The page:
“Google classroom provides a useful tool for helping learners to reflect on their own progress and identify, with their teachers, ways of improving.” This quote, taken from the feedback on a Thematic Inspection Visit held at the Sixth Form earlier in the academic year, highlights just one of the really excellent benefits to using Google Classroom. And it is the element that I am going to focus on in this blog post about my experiences of using Google Classroom this academic year.
For context: we have taught all units on the A Level Media Studies course (year 12 and year 13) this year using Google Classroom. We have created all resources using the other GSuite for Education apps (such as ‘slides’ and ‘docs’) and have moved wholesale over to this and away from Microsoft 365.
Using Google Classroom as a way for learners to reflect on their own progress isn’t something that I’d necessarily planned when I’d written the scheme of work for Yr 13 Media Studies. However, I realised quite quickly that Google Classroom’s ability to allow more than one person to edit a document at the same time could provide lots of really useful opportunities both for collaboration between students and for teacher-student collaboration. With this in mind, I decided I wanted to try and utilise this feature for some form of student reflective self-assessment in relation to their coursework. I created an ‘audit’ document against which year 13 Media Studies students had to grade themselves at a mid-way point through their coursework unit. I used the grading criteria that had been provided by the awarding body, and broke it down into sections. The document was shared between teacher and individual student, and each student was asked to fill in a column judging their progress against each criteria. This was then ‘turned-in’ by each student. The teacher then added their assessment in an additional column, and used the document as part of a 1-2-1 with each student highlighting where improvements could be made and providing students with an opportunity to reflect on and discuss their progress.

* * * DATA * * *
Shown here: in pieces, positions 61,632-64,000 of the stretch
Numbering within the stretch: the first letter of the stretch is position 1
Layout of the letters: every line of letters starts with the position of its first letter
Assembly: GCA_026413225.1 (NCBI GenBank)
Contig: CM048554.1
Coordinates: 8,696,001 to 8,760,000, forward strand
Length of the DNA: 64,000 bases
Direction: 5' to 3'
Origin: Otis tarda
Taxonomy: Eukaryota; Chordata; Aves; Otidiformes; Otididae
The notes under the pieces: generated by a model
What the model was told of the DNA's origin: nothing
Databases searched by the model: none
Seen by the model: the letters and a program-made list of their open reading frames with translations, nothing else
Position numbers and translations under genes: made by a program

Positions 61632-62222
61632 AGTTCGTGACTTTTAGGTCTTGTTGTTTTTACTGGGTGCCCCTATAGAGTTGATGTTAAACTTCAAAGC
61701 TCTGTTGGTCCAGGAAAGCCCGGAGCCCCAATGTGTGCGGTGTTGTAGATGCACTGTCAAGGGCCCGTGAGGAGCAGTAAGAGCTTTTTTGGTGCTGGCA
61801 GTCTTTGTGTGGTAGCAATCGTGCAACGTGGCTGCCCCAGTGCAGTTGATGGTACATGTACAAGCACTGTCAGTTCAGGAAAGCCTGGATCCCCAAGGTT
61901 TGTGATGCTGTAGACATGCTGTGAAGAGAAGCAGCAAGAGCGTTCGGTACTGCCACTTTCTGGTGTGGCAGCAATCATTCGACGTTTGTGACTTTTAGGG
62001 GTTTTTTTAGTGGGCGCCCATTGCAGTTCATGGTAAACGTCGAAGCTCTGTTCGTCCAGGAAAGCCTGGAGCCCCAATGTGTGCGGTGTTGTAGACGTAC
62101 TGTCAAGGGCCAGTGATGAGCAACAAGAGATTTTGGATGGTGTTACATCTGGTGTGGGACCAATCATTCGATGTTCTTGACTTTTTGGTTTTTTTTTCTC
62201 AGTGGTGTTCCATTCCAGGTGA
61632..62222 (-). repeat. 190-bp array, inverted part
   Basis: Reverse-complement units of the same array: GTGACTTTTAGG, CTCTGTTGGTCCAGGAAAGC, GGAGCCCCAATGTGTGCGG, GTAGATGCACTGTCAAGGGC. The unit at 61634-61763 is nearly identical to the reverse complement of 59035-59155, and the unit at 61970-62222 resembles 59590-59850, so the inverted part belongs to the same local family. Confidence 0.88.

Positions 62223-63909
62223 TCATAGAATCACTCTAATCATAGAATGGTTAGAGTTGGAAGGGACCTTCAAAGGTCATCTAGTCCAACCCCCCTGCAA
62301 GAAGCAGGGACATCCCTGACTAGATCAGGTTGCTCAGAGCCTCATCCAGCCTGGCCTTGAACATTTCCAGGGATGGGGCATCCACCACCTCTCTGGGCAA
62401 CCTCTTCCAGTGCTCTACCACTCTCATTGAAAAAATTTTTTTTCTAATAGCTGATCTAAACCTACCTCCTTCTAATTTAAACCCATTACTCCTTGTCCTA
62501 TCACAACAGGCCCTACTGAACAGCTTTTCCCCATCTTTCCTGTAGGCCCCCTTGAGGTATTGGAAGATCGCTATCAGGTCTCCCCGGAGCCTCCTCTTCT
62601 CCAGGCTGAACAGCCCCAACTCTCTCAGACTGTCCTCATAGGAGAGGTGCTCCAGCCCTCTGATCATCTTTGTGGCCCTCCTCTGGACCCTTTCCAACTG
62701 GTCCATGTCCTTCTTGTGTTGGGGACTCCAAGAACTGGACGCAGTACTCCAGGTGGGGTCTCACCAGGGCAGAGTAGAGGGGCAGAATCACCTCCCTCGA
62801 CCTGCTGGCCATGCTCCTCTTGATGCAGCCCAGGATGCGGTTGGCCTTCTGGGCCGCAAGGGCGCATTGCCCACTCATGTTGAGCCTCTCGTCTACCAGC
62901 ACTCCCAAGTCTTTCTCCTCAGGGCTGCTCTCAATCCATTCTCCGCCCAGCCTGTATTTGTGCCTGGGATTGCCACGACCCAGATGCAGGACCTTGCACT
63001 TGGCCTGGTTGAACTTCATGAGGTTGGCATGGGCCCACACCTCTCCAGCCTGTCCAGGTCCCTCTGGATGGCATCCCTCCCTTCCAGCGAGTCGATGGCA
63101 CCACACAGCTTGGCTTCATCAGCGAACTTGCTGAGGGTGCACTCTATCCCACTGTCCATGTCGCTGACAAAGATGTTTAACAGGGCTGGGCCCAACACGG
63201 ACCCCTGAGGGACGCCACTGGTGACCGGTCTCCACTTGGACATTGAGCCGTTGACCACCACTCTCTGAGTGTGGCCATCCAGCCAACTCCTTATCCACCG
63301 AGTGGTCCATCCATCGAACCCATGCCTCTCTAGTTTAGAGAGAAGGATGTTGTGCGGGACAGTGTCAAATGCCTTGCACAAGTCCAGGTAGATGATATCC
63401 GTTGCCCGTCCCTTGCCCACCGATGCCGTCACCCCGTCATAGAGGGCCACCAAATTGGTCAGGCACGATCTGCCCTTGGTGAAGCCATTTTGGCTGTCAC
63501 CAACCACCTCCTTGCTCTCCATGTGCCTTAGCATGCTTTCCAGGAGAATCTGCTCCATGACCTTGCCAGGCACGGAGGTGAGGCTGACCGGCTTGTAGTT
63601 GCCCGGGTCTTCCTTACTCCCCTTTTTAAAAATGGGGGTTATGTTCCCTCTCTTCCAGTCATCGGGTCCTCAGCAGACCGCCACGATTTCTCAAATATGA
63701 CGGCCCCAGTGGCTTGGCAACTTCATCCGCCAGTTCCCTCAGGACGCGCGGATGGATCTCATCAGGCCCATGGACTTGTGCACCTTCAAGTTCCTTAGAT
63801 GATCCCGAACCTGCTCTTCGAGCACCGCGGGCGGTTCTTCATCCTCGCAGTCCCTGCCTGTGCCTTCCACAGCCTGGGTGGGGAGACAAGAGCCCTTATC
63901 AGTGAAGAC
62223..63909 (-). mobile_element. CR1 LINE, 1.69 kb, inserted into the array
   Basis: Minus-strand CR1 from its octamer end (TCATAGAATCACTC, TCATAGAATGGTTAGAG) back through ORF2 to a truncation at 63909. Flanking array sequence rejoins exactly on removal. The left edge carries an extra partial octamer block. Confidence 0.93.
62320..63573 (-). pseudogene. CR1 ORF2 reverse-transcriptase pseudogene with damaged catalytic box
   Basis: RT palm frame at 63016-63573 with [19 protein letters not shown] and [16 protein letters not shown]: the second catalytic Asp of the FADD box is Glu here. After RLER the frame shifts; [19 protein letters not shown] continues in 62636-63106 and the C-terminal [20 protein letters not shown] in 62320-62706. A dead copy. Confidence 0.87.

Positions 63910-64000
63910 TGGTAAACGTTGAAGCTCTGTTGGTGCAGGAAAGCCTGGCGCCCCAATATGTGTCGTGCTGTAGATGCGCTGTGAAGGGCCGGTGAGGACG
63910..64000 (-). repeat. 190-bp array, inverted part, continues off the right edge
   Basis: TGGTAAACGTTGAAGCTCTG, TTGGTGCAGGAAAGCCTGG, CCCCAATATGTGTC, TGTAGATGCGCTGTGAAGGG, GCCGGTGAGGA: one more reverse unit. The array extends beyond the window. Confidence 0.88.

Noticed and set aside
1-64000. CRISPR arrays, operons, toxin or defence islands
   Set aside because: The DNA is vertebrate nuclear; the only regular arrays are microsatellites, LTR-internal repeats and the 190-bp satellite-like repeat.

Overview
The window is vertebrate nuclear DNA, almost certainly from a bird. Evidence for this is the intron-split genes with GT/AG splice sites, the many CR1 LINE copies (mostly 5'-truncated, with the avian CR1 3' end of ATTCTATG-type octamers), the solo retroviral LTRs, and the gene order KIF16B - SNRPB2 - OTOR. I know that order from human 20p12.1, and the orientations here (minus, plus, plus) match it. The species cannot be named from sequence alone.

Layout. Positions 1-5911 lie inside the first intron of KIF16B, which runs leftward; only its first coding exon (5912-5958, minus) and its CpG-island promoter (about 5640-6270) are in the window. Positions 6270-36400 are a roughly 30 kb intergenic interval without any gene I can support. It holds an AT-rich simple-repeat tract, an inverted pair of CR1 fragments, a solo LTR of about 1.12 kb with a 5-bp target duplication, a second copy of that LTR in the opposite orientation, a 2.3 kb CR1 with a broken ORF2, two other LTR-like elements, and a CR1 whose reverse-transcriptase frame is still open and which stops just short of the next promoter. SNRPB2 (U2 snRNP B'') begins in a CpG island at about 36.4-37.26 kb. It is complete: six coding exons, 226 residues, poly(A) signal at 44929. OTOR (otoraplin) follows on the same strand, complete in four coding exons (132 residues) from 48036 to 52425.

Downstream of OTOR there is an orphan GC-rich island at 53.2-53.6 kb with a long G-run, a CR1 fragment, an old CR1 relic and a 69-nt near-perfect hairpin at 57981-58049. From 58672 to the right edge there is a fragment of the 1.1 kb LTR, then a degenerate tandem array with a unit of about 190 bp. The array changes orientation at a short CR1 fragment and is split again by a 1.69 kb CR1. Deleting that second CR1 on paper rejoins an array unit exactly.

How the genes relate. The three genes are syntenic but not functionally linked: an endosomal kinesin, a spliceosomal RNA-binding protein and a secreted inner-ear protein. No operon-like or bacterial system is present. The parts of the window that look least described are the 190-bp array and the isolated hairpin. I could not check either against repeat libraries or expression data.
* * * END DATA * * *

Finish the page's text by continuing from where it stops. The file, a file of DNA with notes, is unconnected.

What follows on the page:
Here is an example of an audit completed by one of my students, along with their teacher feedback.
It was this audit document that was identified as an example of good practice. The students themselves found completing it a really useful exercise, as they could clearly see their progress against assessment criteria and had an opportunity to reflect on what to do to improve, with their teacher.